Scratch just a bit under the hope generated by the coming electoral changes in Washington, Jerusalem, and maybe Ramallah, and you discover deep despair about the possibility of an Israeli-Palestinian peace deal.
The opponents of an agreement did not waste that time, however: The number of Israeli settlers grew almost threefold since the early days of the peace process, making a territorial compromise even more difficult.
Political leadership on both sides offers little hope for reconciliation. The Palestinian national movement is weak and deeply divided. The coming Israeli elections will most likely bring about a more hawkish Israeli Parliament, if not a more conservative prime minister.
A sense of hopelessness has reached even the most committed peace activists. The Palestinian activist Sari Nusseibeh, for example, wondered publicly if territorial compromise is still an option. And Israel's Yossi Beilin recently announced that he will retire from politics altogether.
Israelis and Palestinians need a new vision. They need a vision that will include a powerful incentive not only to get the train of negotiations back on track, but will also outline a final destination for its journey. With the lessons of the failed Oslo process before us, it is clear now that a future peace agreement needs to respond to the deepest grievances and darkest fears of both sides.
To find a path forward, we need to go back to the origins of it all. It was Europe's violent rejection of Jews in the past that begat modern Zionism and paradoxically contributed to its success. Once the problem, Europe may now be the solution. To both encourage and reward a territorial and security agreement between the Israelis and Palestinians, it should offer a clear path for their membership in the European Union.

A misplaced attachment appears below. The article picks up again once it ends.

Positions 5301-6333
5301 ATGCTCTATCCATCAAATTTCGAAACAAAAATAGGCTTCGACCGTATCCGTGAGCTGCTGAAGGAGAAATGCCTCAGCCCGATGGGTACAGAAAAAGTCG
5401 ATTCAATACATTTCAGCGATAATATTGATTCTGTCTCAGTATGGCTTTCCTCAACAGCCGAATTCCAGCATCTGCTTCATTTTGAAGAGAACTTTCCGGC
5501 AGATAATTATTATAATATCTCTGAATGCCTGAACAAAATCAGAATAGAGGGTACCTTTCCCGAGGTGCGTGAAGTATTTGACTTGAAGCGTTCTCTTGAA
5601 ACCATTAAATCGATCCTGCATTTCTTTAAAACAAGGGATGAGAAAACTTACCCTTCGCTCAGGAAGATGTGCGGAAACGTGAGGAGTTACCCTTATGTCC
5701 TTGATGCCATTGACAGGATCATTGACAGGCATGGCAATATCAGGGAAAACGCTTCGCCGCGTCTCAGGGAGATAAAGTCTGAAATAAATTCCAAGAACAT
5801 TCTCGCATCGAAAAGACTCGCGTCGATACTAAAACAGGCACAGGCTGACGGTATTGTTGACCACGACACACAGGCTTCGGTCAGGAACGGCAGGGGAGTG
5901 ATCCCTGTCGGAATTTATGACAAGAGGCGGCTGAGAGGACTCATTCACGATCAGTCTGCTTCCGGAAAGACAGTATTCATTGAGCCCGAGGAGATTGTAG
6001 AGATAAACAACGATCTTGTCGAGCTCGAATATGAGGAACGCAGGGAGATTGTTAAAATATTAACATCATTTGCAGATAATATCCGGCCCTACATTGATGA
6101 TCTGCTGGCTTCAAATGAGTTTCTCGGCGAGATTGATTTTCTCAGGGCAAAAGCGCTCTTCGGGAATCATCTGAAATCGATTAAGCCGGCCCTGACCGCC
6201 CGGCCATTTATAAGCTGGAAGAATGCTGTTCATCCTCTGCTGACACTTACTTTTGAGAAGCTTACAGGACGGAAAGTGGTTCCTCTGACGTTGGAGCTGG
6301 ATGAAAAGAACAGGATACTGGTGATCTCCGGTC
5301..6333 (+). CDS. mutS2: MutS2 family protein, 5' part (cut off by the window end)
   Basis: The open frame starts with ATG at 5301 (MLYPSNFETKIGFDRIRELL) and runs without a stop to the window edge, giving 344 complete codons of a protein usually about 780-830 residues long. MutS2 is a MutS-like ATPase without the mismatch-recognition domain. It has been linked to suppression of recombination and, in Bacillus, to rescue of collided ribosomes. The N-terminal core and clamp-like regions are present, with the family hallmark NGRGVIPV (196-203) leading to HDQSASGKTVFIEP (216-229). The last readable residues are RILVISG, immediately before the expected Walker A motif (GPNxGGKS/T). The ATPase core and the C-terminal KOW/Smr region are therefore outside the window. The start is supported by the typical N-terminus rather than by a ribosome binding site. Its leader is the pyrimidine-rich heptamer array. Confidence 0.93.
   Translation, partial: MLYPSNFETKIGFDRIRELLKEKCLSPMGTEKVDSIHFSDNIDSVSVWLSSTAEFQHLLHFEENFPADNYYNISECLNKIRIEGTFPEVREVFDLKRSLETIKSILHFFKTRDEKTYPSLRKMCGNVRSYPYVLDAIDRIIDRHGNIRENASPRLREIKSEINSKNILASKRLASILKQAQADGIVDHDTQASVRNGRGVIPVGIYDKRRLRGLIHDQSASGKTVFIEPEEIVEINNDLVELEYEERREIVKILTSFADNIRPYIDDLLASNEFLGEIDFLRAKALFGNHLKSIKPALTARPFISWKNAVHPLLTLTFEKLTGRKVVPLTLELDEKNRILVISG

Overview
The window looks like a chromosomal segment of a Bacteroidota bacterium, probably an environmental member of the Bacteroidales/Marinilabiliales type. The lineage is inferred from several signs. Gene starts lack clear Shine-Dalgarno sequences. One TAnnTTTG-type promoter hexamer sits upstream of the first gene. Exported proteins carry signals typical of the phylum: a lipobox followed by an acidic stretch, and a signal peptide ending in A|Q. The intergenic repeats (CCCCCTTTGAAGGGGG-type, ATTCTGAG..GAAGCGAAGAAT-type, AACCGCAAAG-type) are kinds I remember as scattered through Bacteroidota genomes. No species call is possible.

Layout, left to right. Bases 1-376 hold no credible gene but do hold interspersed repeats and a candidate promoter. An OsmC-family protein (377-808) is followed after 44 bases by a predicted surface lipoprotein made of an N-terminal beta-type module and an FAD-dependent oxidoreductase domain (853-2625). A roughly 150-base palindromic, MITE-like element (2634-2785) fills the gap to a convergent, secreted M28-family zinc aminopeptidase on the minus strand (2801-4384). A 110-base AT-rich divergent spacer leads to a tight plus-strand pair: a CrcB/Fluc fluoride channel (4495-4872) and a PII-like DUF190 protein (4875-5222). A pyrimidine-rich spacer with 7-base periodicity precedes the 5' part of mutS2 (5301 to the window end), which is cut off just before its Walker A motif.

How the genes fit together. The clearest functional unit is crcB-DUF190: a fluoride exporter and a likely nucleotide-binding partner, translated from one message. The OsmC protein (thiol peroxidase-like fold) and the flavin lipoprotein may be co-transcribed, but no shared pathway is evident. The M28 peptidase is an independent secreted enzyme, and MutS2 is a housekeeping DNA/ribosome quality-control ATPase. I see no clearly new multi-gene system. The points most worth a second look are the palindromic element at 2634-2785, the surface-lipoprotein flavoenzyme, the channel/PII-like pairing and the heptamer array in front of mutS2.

It could help the parties fashion a settlement. The prospect of joining the richest union of states on earth is an enormous incentive for reaching a deal. The union's organization and values offer the frame for a peace agreement.
In fact, the dual identity of a supranational entity comprised of peaceful national states holds the answer for both sides' most profound concerns. For Israelis, EU membership offers physical security and permanent legitimacy. For Palestinians, membership means a territorial settlement, including a return, of sorts, of their lands through the new joint European source of security and authority over them.
Such an arrangement also holds significant benefits for Europe. It would contribute to political stability on its eastern and southern flank. If successful, it might even open a path for EU members to certain North African states, thus limiting the frustrations of millions of would-be immigrants to leave their instable region and go to Europe.
If European capital moves to areas of abundant nearby labor, labor has less reason to migrate to areas of capital abundance. Perhaps more important, it will expand the geographical borders of Europe, as well as the confines of its current identity, in a manner that will make the conversation with Turkey far easier.
Of course, there will be challenges. Israelis are haunted by the potential flood of Palestinian refugees from the open borders that Europe espouses (though the Schengen agreement has been applied differentially). Palestinians are still angered by the result of European colonialism, and Europeans may not want to proceed beyond admitting the nearby Island of Cyprus. Europe might be hesitate to broker such a deal, but the possibility of their succeeding with a Palestinian settlement, which had eluded the US for 40 years, would be a strong incentive to proceed. All these are weighty issues, but solvable ones.
The possibility of a day in which the descendants of the ancient foes – Christendom, Islamic civilization and Judaism – come together to resolve the century-long conflict over the Holy Land, finally acknowledging their common ancestor, Abraham, is not far afield. By using entrance to the European Union as an incentive for peace, Europe would not only free the region from a seriously destabilizing quarrel, but may also finally put to rest a millennia-long rivalry.
• Richard N. Rosecrance is a professor at Harvard Kennedy School's Belfer Center and was a member of the policy Planning Council at the Department of State. Ehud Eiran is a research fellow at the Belfer Center and served in the prime minister's office in Israel.